Huckabee answers these complaints by pointing out that he "cut taxes 94 times" while governor. True. But most of those tax cuts were tiny, like exempting residential lawn care from the sales tax. Some cuts reduced overall state revenues by as little as $15,000. On net, Huckabee increased state taxes by more than $500 million. In fact, Huckabee increased taxes in the state by more than Bill Clinton did.

    On its annual governor’s report card, Cato Institute gave Huckabee an "F" for fiscal policy during his final term, and an overall two-term grade of "D." Only four governors had worse scores, and 15 Democratic governors got higher grades, including well-known liberals like Ted Kulongoski of Oregon, Rod Blagojevich of Illinois, and Ed Rendell of Pennsylvania.

    But Huckabee doesn’t just embrace big government in the form of big taxes. He truly appears to believe that if something is a good idea it should be a federal government program.

    For example, having become health conscious while losing more than 120 pounds, he now calls for a national smoking ban. Because he believes that "art and music are as important as math and science" in public schools, he wants these programs funded - and thus, directed and administered - federally.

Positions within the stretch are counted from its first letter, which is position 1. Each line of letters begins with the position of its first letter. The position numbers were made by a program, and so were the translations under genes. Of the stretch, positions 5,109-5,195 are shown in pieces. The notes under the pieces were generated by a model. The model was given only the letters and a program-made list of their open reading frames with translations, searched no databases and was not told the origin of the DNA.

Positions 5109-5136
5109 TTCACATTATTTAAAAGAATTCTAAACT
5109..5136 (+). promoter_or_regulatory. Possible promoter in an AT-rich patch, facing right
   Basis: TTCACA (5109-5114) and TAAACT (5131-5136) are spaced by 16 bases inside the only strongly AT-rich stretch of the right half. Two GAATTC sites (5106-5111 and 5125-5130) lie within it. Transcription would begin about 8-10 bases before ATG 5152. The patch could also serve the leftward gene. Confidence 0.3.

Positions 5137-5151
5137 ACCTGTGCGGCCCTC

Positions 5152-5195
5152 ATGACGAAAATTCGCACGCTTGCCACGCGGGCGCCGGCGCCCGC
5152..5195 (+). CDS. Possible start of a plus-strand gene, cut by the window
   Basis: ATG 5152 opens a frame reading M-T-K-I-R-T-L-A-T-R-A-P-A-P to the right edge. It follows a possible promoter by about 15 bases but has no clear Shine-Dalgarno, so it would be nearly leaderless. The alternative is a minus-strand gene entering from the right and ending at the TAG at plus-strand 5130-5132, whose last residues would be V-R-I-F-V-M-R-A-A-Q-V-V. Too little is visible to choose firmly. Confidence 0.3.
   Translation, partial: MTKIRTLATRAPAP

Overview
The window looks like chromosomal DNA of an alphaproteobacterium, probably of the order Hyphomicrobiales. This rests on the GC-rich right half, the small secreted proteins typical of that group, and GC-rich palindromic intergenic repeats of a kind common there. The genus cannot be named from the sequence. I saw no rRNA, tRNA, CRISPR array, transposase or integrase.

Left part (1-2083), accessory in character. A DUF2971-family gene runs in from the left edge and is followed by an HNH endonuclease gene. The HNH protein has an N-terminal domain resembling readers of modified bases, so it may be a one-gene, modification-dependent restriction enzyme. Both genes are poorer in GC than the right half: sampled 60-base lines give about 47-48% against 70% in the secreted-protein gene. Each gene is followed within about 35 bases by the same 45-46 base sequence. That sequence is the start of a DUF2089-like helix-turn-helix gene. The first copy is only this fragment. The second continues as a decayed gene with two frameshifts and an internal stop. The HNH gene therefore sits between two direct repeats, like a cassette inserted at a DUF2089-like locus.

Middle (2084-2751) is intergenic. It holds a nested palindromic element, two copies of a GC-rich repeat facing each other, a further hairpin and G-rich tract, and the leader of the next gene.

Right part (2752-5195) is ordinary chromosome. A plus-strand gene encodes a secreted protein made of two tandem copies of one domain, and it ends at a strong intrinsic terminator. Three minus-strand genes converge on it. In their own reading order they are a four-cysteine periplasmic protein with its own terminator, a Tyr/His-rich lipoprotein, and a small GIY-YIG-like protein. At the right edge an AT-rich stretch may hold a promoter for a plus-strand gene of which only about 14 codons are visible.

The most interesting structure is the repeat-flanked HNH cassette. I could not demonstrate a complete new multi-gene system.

Huckabee is, incidentally, the only Republican candidate for president who opposes school choice.

    He is the only Republican candidate who opposes President Bush’s veto of the Democrats’ proposed expansion of the State Children’s Health Insurance Program, and he is skeptical of most conservative proposals for entitlement reform.

    Calling himself "a different kind of Republican," Huckabee rails against high corporate profits and attacks free trade agreements. As governor, he raised the minimum wage and increased business regulation. He says it is "a biblical duty" to pass more regulation to fight global warming.

    Perhaps Huckabee’s only claim on conservative credentials is that as a former Baptist minister, he is more anti-abortion and anti-gay than the other candidates. In many ways, he has been running an overtly religion-based campaign. But even here, his preference is to increase and centralize federal government power.